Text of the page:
Facebook app? Unlike

Last updated 10:00 10/06/2014

NOTHING PERSONAL: Sorry Mark Zuckerberg, but Matt Wishart is trying to quit the site you started.

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When Edward Snowden broke the news about global data collection going on behind our backs, I started to rethink my actions online.

It's not that I was doing anything wrong, but just the thought of having my data being swept up in a big net for a potential future use scared me a little bit.

I pondered on the fact that we update every aspect of our lives online for the world to see, sharing the most intimate parts of our lives on Facebook, Twitter, and the rest of the social media sites.

All this can be then used for creating a global profile of the world's occupants - giving the hand that feeds us, total control. 

That is when I actually had a good look at what I saw on my Facebook news feed. I was sharing my statuses and photos with over 600 friends, most of which I had met only a few times or were school acquaintances that I had zero intention of actually talking to. 

I would scroll through my news feed, every day, every hour, just updating myself on the lives of others, many of whom I had nothing to do with. It was then that I realised I was wasting a lot of my time glued to a phone or laptop, for no good reason other than boredom.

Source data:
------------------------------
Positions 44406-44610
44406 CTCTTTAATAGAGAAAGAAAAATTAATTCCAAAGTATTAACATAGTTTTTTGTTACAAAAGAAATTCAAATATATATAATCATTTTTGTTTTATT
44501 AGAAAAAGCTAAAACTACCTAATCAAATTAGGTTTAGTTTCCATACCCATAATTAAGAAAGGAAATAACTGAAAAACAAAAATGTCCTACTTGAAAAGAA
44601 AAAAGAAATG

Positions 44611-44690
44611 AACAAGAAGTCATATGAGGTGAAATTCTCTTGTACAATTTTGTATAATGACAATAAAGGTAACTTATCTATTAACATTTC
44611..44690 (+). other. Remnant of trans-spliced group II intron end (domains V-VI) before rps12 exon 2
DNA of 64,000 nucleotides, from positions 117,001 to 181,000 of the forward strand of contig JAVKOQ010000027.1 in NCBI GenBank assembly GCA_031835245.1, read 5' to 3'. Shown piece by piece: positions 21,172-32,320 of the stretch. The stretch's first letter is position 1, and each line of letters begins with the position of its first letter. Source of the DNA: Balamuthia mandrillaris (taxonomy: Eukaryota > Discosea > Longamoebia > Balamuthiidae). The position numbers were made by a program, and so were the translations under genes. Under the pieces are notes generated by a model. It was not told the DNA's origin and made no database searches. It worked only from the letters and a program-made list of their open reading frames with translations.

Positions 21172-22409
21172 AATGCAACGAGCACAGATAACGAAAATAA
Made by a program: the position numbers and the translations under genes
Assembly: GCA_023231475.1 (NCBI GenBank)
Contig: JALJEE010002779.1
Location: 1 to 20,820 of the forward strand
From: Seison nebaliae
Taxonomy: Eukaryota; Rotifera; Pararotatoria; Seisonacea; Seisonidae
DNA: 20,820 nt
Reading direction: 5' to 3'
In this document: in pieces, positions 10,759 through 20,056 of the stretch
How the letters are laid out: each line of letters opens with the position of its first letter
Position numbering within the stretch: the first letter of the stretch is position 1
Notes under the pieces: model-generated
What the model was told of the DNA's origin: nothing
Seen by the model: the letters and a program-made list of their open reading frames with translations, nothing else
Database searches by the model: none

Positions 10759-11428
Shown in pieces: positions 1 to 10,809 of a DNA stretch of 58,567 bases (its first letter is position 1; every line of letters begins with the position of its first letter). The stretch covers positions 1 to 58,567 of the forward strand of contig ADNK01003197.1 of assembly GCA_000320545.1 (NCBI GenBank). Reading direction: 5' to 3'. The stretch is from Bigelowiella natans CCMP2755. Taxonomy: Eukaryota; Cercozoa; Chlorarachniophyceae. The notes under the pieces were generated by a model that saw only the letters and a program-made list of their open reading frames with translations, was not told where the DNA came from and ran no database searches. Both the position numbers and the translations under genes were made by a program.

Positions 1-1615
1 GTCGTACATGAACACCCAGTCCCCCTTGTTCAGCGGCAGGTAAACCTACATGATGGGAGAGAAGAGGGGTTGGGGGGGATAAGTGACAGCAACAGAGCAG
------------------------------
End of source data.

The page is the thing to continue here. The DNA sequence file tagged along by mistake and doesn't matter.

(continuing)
Have a think about it, when you scroll through your own news feed every day, what do you feel when you are watching these people post their thoughts on Facebook? I get rather bored. I don't smile or laugh; I may stifle a light chuckle once or twice a week, but that's about it. 

So I deleted Facebook on my phone to begin the process of removing myself from the constant need to share my life over the net.

I went out and found something useful to do,  and tried to be comfortable waiting for someone with my own thoughts, not needing to be glued to my phone constantly. It was refreshing to say the least. 

I have yet to delete my Facebook account altogether. I am drawn in like an addict and it's surprisingly a hard fix to kick.

Since the advent of Facebook, we have become a generation of screen watchers, constantly searching for our fix and our need to be accepted and seen, sharing the most intimate of our lives with anyone who will listen.

We have lost our social skills to a point, where turning around on a busy street is initiated by pretending to look at our phones and then trying to look as if we need to do something important. 

We have and are missing so much of the world around us to a degree. I am at the point now where I want to give up the social media fix and watch the world through my own eyes, rather than the rest of the nations. I want to stop being a sheep, guided by the mildly bright light of a four-inch screen.

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